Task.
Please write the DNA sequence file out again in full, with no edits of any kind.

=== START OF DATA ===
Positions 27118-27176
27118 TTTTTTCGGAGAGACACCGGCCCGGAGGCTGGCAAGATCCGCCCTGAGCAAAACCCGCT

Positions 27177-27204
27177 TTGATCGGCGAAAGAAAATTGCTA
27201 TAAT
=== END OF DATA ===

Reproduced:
Positions 27118-27176
27118 TTTTTTCGGAGAGACACCGGCCCGGAGGCTGGCAAGATCCGCCCTGAGCAAAACCCGCT

Positions 27177-27204
27177 TTGATCGGCGAAAGAAAATTGCTA
27201 TAAT